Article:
Gonzalez is more of a strikeout guy, fanning 8.59 per nine in his major league career. He also generates a decent number of ground balls, a 47.5 percent career rate. Yet when it comes to age and contract he’s a bit less valuable than Cahill. He just turned 26, and is a Super Two this off-season, meaning he’ll go through the arbitration process four times. While that can be a blessing in some cases, for a team acquiring him it can be a burden. MLB Trade Rumors estimates Gonzalez’s first-year arbitration number at $3.6 million, which is right in line with Cahill’s salary. But unlike Cahill’s salary, Gonzalez’s is not controlled. With quality performance she could perhaps beat the numbers on Cahill for the following three years: $5.5, $7.7, and $12 million.
To a team such as the Yankees this might not matter, but to other teams it does. That is to say that Cahill is quite a bit more valuable than Gonzalez. The cost-controlled aspect helps, as does Cahill’s age. For $56.2 million a team potentially gets him for his best seasons. Look at it this way, then. On Saturday Mike looked at a comparable Yankees package for Cahill. It included Manny Banuelos, Brandon Laird, and George Kontos. If that’s what the A’s got for Cahill, more or less, then they can’t really expect that for Gonzalez. Perhaps, then, there is a deal to be made here after all.
(Though, again, the A’s desire for, and the Yankees lack of, outfield prospects could mean there’s no match between them.)
Back to Danks
With the A’s needs hindering their chances of trading Gonzalez to the Yankees, our attention turns back to Danks. In his most recent update, CBS’s Jon Heyman notes an amended asking price: two of Banuelos, Montero, and Dellin Betances. Of course, this hardly changes things from before. It merely allows the Yankees to swap Betances for one of Montero or Banuelos. As before, there is zero doubt that the Yankees have rejected this idea out of hand. But that doesn’t mean the price will always remain this high.
The Cahill trade does give us some idea of the trade market, though it isn’t a precise barometer. That is, the White Sox aren’t necessarily influenced by Oakland’s return for Cahill. It does, however, set a bit of precedent. The White Sox asking price for Danks is surely better than what the A’s got for Cahill. If the Yankees wanted to add a starter and were willing to pay that price, why wouldn’t they have just turned to Oakland and their younger, more valuable starter?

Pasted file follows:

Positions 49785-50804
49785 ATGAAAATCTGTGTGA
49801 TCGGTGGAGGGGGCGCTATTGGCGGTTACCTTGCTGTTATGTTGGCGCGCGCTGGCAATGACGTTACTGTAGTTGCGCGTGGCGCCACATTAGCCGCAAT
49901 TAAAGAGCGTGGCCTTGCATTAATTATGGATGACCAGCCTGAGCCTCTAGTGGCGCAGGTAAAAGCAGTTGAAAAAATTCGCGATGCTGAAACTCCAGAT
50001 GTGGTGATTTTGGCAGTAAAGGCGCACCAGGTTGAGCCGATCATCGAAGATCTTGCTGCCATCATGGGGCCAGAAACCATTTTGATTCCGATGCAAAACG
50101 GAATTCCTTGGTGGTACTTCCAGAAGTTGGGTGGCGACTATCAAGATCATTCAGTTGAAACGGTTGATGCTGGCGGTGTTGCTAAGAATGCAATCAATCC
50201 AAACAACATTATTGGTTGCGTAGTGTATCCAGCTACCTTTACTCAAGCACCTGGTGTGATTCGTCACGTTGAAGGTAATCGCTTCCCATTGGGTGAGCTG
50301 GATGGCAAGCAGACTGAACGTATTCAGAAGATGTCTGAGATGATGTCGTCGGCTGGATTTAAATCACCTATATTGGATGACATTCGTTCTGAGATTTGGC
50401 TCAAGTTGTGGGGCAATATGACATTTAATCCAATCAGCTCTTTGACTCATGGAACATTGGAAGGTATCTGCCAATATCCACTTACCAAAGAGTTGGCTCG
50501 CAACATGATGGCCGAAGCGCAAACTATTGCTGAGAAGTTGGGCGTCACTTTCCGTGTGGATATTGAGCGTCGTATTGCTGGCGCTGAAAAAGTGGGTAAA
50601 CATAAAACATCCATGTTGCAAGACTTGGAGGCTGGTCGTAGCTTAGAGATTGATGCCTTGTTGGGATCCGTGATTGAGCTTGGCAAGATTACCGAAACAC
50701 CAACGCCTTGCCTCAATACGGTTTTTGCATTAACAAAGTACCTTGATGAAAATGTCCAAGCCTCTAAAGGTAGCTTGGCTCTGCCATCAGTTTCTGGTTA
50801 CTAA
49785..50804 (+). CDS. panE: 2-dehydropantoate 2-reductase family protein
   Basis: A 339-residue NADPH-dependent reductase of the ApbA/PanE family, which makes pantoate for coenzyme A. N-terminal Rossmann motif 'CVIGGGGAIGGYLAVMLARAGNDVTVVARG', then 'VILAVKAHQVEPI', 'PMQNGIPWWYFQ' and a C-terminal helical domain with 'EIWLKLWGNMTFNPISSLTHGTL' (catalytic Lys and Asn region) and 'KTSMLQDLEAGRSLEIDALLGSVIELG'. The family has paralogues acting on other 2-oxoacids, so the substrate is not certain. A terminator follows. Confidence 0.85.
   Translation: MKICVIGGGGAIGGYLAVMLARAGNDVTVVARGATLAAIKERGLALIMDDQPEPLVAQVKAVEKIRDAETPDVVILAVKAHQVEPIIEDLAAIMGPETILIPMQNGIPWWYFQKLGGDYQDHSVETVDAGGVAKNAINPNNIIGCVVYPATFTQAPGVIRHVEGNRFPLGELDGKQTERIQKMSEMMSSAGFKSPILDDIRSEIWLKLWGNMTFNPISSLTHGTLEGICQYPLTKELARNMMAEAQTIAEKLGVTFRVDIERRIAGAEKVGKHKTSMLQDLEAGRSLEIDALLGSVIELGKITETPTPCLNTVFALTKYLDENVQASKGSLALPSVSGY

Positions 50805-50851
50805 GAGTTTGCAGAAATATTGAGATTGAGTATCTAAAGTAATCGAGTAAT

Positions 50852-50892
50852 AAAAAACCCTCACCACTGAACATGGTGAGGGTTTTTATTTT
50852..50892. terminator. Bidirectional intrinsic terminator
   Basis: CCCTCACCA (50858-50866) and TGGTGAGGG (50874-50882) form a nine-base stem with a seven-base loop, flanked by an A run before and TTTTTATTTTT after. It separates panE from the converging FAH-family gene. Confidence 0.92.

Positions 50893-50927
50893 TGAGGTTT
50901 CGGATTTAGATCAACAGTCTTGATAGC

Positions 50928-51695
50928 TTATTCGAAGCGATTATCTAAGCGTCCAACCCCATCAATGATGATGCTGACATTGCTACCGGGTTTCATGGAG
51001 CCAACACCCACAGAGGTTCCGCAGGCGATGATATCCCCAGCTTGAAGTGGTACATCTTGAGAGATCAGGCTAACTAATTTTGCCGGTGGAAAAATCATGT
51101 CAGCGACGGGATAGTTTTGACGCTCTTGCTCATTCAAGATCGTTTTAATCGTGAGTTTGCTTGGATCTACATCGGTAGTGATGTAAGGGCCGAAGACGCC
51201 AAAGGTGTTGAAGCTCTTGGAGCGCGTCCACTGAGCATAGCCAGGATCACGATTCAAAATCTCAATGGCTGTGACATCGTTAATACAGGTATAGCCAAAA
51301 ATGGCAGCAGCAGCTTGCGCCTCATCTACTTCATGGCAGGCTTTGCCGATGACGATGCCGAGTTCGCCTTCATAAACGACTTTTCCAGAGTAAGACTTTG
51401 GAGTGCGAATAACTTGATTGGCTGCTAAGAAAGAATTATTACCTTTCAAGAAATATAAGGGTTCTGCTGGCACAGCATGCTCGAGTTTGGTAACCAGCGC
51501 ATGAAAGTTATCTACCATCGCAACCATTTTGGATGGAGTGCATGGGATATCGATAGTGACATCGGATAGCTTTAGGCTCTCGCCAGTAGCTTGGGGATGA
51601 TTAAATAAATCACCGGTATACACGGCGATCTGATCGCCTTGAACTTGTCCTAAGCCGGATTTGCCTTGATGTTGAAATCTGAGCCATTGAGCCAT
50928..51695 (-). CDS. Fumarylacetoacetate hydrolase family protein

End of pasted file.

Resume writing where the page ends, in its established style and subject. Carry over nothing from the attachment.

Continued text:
As mentioned last week, the Yankees won’t give up Montero or Banuelos in a trade for Danks. The Cahill trade just reinforces that. The A’s got one blue chip pitching prospect back for their proven, young, and cheap starter. The White Sox cannot expect anything remotely comparable for their relatively expensive starter who hits free agency after the 2012 season. Even Betances might seem a stretch. After all, he was just 10 spots behind Parker in the 2011 Baseball America Top 100, and they had comparable seasons (both ending in the bigs).
Where this leaves the Yankees
This is where Brian Cashman’s discretion comes into play. He talks about how the rotation doesn’t need help, or only needs help at the back end. While it’s nice to speak so highly of his players, to stick with the current guys is a difficult proposition. It assumes a rebound from Phil Hughes and that Freddy Garcia can continue fooling opponents with an array of junk. The Yankees would certainly do well to add a starter by any means possible.
Chances are, however, that not much will happen this week. Bids on Yu Darvish are due on Wednesday, and we won’t learn the winner until Sunday or Monday. The Yankees likely won’t make a move until they know where they stand on Darvish. After that, they’ll likely refocus on Hiroki Kuroda, who is reportedly seeking a one-year deal for $12 or $13 million. After that, Danks and Gonzalez become possibilities again. But given their current asking prices, it’s not hard to understand why they might have moved down the priority list for the moment.